Lawsuit filed in the US against Boeing over disappearance of flight MH370

A suspected piece of aircraft debris found on the coast of Mozambique, with Malaysia's transport minister saying there was a high possibility it came from a Boeing 777, the same model as missing flight MH370.
A suspected piece of aircraft debris found on the coast of Mozambique, with Malaysia's transport minister saying there was a high possibility it came from a Boeing 777, the same model as missing flight MH370. PHOTO: AFP

KUALA LUMPUR (AFP) - The family of an MH370 passenger has brought a lawsuit against Boeing in what is believed to be the first case filed in the United States against the manufacturer of the missing plane.

The suit was filed last week in Chicago, where Boeing is headquartered, on behalf of MH370 passenger and US citizen Philip Wood.

It alleges that the Boeing 777 aircraft flown by Malaysia Airlines was a defective product and seeks court-determined compensation, according to a copy of the complaint.

The Boeing suit said the flight's disappearance was due in part to the aircraft's lack of "readily available and reasonable alternative technologies that would have permitted the Boeing airplane's precise location to be tracked in real-time anywhere on the planet".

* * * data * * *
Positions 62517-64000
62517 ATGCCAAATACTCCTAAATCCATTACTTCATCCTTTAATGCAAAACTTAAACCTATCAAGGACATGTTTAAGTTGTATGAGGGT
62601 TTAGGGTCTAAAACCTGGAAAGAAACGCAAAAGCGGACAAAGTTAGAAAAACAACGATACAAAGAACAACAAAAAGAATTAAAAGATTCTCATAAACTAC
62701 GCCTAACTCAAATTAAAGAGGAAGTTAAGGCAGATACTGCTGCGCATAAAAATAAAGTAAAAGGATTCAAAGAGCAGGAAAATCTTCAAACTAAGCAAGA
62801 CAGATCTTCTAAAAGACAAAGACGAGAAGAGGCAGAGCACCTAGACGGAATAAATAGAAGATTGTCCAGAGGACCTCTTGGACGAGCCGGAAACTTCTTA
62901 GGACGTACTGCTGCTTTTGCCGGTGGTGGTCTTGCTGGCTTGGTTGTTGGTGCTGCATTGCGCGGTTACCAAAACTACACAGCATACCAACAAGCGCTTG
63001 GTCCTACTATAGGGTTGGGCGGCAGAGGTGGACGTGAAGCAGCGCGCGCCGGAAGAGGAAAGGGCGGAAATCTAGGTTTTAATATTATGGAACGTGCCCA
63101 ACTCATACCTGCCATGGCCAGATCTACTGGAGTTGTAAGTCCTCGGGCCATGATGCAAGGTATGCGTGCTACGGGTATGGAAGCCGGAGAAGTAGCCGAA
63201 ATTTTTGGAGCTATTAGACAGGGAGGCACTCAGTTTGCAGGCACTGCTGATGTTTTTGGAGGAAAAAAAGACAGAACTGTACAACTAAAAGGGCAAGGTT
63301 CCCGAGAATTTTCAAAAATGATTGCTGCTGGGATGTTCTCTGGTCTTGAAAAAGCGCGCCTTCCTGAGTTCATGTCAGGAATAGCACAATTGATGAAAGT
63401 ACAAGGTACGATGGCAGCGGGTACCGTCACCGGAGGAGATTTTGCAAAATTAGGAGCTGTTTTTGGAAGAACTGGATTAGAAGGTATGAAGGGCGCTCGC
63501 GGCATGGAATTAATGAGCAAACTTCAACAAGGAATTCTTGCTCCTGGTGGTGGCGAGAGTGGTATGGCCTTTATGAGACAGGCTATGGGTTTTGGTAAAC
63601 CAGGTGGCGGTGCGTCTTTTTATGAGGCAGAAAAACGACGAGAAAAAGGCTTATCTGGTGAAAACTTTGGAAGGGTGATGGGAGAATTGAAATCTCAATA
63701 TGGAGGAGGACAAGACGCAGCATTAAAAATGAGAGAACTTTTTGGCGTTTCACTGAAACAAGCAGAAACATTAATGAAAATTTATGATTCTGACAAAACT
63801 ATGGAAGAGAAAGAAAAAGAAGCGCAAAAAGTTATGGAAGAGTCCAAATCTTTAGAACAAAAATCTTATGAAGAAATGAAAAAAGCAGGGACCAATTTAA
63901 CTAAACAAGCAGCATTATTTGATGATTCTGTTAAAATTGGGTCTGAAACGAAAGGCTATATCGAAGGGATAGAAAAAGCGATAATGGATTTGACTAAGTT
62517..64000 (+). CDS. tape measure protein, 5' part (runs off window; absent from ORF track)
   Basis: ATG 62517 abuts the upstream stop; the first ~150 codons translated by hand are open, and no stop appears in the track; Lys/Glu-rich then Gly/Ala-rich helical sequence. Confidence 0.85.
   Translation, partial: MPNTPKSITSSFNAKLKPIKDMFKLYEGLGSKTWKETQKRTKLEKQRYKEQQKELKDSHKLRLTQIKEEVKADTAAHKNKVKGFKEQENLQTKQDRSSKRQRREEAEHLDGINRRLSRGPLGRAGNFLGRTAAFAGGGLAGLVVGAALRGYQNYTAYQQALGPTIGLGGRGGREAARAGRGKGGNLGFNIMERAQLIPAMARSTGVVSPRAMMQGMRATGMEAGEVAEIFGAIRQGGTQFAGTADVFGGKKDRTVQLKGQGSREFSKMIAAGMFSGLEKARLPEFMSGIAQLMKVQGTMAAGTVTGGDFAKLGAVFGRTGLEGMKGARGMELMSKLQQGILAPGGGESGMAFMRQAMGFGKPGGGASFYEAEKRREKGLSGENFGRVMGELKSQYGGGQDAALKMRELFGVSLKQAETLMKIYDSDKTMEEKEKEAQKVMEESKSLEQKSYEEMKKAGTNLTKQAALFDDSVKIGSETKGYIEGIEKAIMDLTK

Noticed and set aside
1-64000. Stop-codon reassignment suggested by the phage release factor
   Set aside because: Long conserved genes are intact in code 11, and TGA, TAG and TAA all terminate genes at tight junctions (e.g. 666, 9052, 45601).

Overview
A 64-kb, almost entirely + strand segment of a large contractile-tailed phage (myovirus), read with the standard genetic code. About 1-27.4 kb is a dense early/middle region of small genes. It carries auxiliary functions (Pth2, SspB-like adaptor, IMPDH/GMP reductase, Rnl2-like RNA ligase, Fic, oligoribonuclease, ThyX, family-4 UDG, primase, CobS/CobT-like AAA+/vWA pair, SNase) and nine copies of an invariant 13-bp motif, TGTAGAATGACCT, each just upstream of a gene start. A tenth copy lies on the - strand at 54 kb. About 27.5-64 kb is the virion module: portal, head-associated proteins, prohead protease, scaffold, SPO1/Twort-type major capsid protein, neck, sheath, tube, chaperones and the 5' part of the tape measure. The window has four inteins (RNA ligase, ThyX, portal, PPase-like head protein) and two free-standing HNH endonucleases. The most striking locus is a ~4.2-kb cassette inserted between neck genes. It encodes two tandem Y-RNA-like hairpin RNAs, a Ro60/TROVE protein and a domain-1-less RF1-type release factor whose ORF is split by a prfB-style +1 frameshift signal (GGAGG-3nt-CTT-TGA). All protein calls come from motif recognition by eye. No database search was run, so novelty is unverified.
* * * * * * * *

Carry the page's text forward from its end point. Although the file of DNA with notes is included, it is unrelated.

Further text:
It also said the failure so far to find a crash site indicated Boeing had equipped the jet's black boxes with "ineffectual" underwater locator beacons, and that the lack of evidence pointing to any non-mechanical cause indicates an aircraft problem.

"A reasonable inference that can be drawn from all of the available evidence is that the disappearance of flight MH370 was the result of one or more defects in the manufacture and or design of the Boeing airplane," said the complaint.

Tuesday (March 8) marks exactly two years since the flight vanished en route from Kuala Lumpur to Beijing with 239 passengers and crew.

The authorities believe it veered out over the remote southern Indian Ocean, where it went down, but no crash site has been found and the cause of the tragedy remains unknown.

The second anniversary is the deadline for legal action against the airline, and lawsuits have been filed in recent days on behalf of well over 100 next-of-kin in courts in the United States, Malaysia, China, Australia, and elsewhere.